The energy efficiency of English homes has increased considerably in the last 20 years, but has not increased since 2015, according to the latest edition of the English Housing Survey for 2017-18.

In 2017, the average SAP rating of English dwellings was 62 points, up from 45 points in 1996. An increase was evident in all tenures but, according to the report, the increase appears to be slowing and there was no change in the average SAP rating of homes between 2016 and 2017 in any tenure.

The survey found that there are still a significant proportion of homes which do not meet the Decent Homes Standard, which requires homes to provide a 'reasonable degree of thermal comfort'.

In 2017, 13% of dwellings in the social rented sector failed to meet the Decent Homes Standard, which is lower than the proportion of private rented (25%) and owner occupied (19%) homes.

Over the last decade, the proportion of non-decent homes has declined from 35% of the stock in 2007 to 19% in 2017. This decrease was observed across all tenures, but has stalled in recent years. 

OFTEC has raised its concerns about the lack of progress in home energy efficiency improvements since 2015, especially for rural homes.

Paul Rose, Chief Executive of OFTEC, said: “OFTEC has not seen the detailed figures that sit behind this headline, but we know that the average SAP rating for English rural homes in 2016-17 was significantly lower than the overall average – just 45 – equivalent to an EPC rating of E. In October, BEIS minister Claire Perry stated in reply to a Parliamentary question, that only 3% of homes that used oil heating in Great Britain were in EPC band A-C, while 97% (765,000) were rated D-G. We remain very concerned at the lack of progress in this area.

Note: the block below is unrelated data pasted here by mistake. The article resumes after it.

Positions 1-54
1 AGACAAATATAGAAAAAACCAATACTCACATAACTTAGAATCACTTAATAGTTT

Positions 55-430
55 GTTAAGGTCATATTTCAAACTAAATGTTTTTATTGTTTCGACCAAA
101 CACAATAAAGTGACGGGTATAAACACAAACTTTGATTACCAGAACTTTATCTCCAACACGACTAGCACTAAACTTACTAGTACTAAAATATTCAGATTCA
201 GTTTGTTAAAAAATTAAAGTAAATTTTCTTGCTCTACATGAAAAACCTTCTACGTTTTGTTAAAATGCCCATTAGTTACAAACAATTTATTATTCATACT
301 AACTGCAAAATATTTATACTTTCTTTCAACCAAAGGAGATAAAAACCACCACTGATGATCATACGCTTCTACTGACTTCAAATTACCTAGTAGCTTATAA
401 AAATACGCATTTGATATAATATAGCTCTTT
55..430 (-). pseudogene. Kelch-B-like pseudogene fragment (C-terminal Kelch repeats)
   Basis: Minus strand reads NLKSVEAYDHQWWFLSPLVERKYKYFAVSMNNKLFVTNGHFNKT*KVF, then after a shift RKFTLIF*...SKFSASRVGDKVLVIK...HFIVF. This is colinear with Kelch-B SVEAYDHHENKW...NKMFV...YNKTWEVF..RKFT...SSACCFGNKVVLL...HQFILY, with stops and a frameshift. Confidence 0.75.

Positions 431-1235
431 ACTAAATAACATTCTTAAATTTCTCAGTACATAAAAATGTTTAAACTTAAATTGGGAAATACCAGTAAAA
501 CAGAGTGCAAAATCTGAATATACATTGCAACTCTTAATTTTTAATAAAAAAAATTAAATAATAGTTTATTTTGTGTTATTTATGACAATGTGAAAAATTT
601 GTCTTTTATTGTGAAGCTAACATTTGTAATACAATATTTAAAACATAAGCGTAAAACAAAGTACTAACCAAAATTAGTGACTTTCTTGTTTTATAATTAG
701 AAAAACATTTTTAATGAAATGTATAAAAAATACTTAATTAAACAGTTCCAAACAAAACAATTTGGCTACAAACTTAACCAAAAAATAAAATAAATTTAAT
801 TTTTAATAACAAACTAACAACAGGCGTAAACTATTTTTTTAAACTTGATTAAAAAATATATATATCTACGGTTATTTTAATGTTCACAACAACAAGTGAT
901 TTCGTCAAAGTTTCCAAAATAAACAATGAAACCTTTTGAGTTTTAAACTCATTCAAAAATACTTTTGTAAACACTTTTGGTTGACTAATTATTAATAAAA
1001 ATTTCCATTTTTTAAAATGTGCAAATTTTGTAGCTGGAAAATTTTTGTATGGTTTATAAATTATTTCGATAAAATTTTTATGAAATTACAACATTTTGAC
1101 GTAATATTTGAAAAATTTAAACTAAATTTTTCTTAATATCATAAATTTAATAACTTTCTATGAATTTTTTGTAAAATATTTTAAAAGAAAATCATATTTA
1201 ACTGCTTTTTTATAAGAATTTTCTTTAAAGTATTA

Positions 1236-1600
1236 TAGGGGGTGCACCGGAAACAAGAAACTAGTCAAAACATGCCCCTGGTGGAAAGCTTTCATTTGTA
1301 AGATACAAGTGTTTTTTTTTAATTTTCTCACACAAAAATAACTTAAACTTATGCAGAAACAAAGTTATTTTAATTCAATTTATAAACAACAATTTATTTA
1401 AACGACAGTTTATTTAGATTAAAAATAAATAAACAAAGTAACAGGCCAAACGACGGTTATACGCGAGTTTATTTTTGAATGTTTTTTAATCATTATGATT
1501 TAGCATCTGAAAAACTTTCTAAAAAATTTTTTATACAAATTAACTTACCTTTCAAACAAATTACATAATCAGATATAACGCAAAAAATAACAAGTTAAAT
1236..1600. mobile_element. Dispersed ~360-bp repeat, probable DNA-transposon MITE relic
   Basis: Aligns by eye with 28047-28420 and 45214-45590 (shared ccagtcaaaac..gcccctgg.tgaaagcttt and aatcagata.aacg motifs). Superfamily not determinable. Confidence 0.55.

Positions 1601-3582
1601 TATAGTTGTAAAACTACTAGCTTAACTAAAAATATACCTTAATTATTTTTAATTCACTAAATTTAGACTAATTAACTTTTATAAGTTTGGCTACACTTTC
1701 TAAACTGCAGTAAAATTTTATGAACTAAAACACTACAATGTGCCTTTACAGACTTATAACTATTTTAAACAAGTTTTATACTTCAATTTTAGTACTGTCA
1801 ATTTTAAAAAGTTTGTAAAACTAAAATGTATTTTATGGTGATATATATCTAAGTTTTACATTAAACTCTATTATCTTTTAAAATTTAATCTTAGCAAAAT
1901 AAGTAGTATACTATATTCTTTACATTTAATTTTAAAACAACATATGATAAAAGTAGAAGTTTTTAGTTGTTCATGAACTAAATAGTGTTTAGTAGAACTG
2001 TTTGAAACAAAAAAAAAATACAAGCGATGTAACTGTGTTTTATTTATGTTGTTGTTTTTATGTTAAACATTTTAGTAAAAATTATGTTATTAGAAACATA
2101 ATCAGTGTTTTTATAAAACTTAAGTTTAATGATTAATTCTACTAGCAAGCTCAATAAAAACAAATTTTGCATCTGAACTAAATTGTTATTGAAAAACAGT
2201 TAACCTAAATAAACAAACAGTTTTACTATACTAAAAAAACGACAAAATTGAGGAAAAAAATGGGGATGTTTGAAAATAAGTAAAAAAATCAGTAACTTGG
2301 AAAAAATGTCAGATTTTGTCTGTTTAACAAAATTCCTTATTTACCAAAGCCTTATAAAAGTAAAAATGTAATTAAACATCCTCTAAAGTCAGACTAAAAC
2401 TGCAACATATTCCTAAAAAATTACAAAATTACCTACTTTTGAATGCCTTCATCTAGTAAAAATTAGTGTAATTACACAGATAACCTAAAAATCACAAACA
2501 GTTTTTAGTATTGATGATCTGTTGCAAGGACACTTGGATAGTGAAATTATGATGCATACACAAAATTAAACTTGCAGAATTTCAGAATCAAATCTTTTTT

“Rural homes have continually missed out on government support to improve their energy efficiency, and they should now be high on the government’s priority list. However, given that financial support for energy efficiency improvements has fallen steadily in recent years, it’s now right that we question the government’s commitment to this vital issue.”